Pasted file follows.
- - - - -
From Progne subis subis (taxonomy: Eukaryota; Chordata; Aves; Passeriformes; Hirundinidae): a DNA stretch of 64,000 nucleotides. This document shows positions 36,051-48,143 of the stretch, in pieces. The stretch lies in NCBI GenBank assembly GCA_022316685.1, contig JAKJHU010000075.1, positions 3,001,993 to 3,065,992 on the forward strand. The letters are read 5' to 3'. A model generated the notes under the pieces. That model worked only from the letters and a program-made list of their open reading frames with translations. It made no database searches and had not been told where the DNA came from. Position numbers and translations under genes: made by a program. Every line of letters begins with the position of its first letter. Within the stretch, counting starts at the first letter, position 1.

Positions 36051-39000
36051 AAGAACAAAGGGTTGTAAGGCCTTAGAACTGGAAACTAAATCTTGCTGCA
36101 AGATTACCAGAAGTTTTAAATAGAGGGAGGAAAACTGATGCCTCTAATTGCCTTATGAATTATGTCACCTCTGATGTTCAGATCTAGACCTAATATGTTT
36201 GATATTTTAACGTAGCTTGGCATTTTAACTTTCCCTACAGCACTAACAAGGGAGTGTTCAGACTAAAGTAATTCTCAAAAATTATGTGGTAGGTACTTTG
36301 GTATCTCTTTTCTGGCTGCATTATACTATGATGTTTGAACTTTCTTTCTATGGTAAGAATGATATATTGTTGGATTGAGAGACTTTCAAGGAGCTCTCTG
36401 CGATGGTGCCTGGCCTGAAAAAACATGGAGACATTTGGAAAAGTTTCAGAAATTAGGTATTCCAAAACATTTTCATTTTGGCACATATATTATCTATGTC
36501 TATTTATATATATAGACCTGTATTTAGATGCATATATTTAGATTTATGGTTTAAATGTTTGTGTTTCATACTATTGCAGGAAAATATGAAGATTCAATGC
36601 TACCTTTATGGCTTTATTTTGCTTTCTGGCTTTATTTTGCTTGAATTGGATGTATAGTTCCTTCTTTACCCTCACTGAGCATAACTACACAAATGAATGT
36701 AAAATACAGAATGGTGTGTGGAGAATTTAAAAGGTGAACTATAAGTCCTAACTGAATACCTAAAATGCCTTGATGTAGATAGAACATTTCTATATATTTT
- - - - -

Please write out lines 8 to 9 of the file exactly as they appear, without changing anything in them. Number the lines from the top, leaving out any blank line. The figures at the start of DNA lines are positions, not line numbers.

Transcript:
36501 TATTTATATATATAGACCTGTATTTAGATGCATATATTTAGATTTATGGTTTAAATGTTTGTGTTTCATACTATTGCAGGAAAATATGAAGATTCAATGC
36601 TACCTTTATGGCTTTATTTTGCTTTCTGGCTTTATTTTGCTTGAATTGGATGTATAGTTCCTTCTTTACCCTCACTGAGCATAACTACACAAATGAATGT